formal foundation of interactive computation, analogous to one
that recursive functions, Turing Machines, and lambda-calculus
provide for algorithms, is still lacking. Furthermore, the
implications of treating interaction as a first-class concept in
the process of software design and construction remain to be fully
Following the success of FInCo 2005, our goals are to work towards developing a unified conceptual and formal framework for understanding the principles of interaction, establishing language- and domain-independent models for it, and improving the development of software applications and systems through the application of interactive principles and models.
Contact: Dina Goldin (email@example.com)
GT-VMT 2007 is the sixth workshop of a series that serves as a forum for all researchers and practitioners interested in the use of graph-based notation, techniques and tools for the specification, modeling, validation, manipulation and verification of complex systems. Due to the variety of languages and methods used in different domains, the aim of the workshop is to promote engineering approaches that starting from high-level specifications and robust formalizations allow for the design and the implementation of such visual modeling techniques, hence providing effective tool support at the semantic level (e.g., for model analysis, transformation, and consistency management). This year's workshop will have an additional focus on application of graph transformation and visual modeling techniques in engineering, biology, and medicine.
Contact: Karsten Ehrig (firstname.lastname@example.org)
Accurate and efficient expression, discovery, and verification of the structure of program heap memory is an active research area. Many problems remain open, and therefore many programs remain unverified. We are seeing advances however: Among these are exciting new techniques for analysis and verification of concurrently accessed heap memory, new techniques for interprocedural and modular analysis and verification, and great strides increasing the range of practically applicable analysis and verification techniques. The aim of this workshop is to bring together researchers to exchange and develop new ideas in all aspects of formal analysis and verification for heaps. Submissions are invited from across the full spectrum of basic theoretical work through to applied practical work.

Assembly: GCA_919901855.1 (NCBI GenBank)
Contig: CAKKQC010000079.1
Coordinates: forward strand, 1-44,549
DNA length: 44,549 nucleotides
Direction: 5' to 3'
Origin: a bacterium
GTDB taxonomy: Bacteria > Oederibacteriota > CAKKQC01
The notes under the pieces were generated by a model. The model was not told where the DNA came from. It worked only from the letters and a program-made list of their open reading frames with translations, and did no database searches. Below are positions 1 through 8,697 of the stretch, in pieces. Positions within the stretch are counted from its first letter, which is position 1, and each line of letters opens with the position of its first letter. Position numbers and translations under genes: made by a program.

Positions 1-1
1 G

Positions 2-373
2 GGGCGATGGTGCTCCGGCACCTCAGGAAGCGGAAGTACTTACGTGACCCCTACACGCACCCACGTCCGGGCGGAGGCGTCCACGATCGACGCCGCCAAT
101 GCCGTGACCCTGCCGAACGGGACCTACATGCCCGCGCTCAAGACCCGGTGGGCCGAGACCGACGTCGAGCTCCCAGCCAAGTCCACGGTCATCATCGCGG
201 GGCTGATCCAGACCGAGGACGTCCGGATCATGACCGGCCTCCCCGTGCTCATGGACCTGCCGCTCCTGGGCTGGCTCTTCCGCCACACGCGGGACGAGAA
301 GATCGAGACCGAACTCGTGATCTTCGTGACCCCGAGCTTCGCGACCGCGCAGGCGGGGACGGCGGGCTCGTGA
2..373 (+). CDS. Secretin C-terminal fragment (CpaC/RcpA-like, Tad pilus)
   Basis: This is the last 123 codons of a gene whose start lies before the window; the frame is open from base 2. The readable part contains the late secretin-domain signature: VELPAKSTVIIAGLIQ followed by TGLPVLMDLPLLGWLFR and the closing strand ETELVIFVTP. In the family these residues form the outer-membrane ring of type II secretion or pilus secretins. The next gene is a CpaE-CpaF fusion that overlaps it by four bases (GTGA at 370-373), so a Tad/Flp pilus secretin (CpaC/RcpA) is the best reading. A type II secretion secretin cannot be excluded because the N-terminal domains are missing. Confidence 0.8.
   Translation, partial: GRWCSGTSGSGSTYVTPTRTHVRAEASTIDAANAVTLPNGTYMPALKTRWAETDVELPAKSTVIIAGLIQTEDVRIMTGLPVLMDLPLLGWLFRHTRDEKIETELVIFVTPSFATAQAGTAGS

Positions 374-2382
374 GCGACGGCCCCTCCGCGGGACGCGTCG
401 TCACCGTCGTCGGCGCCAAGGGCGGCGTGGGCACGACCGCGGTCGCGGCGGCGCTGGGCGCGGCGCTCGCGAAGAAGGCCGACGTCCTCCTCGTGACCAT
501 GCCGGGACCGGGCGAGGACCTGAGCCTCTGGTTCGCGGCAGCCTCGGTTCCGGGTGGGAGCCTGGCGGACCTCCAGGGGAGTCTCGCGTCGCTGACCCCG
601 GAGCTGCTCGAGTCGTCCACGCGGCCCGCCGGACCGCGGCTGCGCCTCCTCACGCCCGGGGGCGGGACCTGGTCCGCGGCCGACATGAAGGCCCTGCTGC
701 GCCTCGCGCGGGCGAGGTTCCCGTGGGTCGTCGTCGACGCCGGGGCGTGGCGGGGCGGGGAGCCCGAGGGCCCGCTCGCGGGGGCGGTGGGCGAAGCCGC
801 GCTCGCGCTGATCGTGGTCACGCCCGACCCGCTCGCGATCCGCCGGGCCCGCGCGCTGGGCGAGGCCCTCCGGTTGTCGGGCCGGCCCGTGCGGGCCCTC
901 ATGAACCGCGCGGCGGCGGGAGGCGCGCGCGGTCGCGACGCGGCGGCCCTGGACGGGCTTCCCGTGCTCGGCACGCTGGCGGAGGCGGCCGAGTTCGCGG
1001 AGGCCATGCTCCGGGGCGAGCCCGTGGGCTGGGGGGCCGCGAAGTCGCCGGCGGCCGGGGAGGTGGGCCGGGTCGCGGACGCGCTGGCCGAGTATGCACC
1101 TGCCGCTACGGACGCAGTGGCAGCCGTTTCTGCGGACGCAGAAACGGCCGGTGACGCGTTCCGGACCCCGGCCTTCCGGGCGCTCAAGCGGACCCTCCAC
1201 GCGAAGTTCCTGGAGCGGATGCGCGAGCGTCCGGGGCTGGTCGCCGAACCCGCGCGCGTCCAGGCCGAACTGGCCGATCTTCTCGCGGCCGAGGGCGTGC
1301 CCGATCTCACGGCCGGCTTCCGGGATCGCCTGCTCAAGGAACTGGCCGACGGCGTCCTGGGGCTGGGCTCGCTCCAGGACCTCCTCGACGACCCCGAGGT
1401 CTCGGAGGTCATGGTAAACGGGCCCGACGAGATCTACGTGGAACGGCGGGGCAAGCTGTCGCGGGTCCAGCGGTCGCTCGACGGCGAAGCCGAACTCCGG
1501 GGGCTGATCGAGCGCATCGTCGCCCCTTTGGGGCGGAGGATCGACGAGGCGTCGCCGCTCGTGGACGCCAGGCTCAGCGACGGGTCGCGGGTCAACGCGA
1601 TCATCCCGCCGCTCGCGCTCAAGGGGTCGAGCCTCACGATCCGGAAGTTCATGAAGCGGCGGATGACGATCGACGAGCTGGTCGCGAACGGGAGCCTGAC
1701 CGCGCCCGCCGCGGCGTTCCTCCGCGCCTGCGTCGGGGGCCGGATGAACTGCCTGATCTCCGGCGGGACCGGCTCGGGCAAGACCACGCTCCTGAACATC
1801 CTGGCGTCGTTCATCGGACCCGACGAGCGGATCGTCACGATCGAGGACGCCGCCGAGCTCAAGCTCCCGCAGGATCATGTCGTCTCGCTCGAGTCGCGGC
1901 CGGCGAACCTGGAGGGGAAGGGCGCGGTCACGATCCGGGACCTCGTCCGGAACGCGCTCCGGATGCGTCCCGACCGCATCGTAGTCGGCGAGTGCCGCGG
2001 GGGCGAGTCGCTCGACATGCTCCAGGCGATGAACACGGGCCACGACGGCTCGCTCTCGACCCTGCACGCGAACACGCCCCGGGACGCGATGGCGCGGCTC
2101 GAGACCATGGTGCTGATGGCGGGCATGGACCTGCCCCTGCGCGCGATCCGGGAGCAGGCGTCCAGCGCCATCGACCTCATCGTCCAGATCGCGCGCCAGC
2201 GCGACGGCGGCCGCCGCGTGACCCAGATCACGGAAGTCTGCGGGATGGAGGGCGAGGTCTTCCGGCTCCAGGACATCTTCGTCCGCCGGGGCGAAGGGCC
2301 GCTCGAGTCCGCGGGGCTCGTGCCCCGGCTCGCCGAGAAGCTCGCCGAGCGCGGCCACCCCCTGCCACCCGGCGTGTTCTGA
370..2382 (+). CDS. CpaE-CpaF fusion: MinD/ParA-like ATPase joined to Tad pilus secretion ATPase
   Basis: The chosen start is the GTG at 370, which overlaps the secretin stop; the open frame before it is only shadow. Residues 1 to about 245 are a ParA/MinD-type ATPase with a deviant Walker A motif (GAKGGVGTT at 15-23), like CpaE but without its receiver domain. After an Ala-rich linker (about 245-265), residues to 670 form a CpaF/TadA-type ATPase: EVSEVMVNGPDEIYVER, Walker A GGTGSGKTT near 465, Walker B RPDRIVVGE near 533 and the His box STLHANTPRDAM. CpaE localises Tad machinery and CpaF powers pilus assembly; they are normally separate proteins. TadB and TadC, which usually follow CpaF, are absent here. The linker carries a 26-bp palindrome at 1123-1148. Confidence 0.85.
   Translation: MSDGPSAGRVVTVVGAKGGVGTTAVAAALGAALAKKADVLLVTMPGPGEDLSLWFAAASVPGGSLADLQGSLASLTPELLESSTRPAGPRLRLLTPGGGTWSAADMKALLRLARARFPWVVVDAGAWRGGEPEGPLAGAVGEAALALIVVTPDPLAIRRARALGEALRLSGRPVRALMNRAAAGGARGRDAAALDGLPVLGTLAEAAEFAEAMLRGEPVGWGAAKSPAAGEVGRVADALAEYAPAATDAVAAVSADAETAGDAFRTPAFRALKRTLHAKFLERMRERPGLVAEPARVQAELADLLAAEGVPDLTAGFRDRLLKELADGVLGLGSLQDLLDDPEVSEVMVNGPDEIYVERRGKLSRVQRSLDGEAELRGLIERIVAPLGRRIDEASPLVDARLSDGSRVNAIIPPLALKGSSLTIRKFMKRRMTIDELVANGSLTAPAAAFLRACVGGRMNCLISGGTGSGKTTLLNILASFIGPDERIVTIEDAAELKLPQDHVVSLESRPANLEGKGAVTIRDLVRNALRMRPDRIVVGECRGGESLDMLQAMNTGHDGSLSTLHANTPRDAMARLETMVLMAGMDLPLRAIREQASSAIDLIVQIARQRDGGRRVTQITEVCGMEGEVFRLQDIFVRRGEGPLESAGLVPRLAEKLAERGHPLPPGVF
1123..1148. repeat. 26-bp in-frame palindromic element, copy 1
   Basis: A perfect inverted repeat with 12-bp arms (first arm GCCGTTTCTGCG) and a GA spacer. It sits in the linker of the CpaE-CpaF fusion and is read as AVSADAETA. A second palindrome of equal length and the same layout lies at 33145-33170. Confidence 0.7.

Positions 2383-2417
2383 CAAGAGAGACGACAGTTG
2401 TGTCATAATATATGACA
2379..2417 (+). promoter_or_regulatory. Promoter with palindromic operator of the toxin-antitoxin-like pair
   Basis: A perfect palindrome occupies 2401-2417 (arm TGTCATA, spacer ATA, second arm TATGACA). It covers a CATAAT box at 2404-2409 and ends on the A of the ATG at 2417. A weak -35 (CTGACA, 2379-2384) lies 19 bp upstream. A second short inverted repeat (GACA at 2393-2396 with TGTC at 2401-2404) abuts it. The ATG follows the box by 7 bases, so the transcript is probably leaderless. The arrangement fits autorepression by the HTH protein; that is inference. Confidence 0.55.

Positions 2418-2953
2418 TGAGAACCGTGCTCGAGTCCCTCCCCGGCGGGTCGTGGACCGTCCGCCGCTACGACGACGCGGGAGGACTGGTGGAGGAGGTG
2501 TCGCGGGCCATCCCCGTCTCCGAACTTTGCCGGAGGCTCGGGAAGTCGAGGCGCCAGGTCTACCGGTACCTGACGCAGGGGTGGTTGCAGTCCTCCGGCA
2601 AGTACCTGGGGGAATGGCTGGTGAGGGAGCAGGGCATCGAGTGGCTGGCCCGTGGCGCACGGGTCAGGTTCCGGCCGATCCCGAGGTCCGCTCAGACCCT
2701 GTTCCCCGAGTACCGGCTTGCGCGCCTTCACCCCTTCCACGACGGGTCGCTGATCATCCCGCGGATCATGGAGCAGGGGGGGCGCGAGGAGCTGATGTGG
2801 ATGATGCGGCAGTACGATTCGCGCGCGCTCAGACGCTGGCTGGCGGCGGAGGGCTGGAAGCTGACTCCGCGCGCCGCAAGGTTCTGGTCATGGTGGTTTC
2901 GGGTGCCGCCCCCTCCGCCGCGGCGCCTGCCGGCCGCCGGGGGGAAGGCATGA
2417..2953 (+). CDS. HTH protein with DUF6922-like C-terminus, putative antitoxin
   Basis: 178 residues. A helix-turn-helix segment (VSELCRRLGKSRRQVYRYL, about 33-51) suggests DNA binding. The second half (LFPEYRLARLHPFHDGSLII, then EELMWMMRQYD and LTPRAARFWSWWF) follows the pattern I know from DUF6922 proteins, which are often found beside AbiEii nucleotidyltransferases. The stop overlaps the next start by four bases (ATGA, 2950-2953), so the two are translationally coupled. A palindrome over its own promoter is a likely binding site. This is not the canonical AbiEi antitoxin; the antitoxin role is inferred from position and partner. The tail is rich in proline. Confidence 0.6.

Contact: Josh Berdine (email@example.com)
More abstract representations and verification techniques are needed to
keep up with the ever-increasing complexity of modern hardware designs. We
face challenging research problems, many of them related to language
design and to ways of modelling circuits at various levels of abstraction.
This workshop will bring together researchers in modern functional languages, hardware description languages, high-level modelling and validation, and formal design environments. It aims to present the state of the art, and to spark debate about how to proceed.
To achieve the necessary breakthroughs, we must ensure that academics and industrial researchers continue to work together to solve the real challenge of hardware design and verification. A major aim of this workshop is to open the necessary communication channels.
Contact: Andy Martin (firstname.lastname@example.org)
The LDTA workshops bring together academic and industrial researchers
interested in the field of formal language definitions and
language technologies, with an emphasis on tools developed for or
with these language definitions. This active research area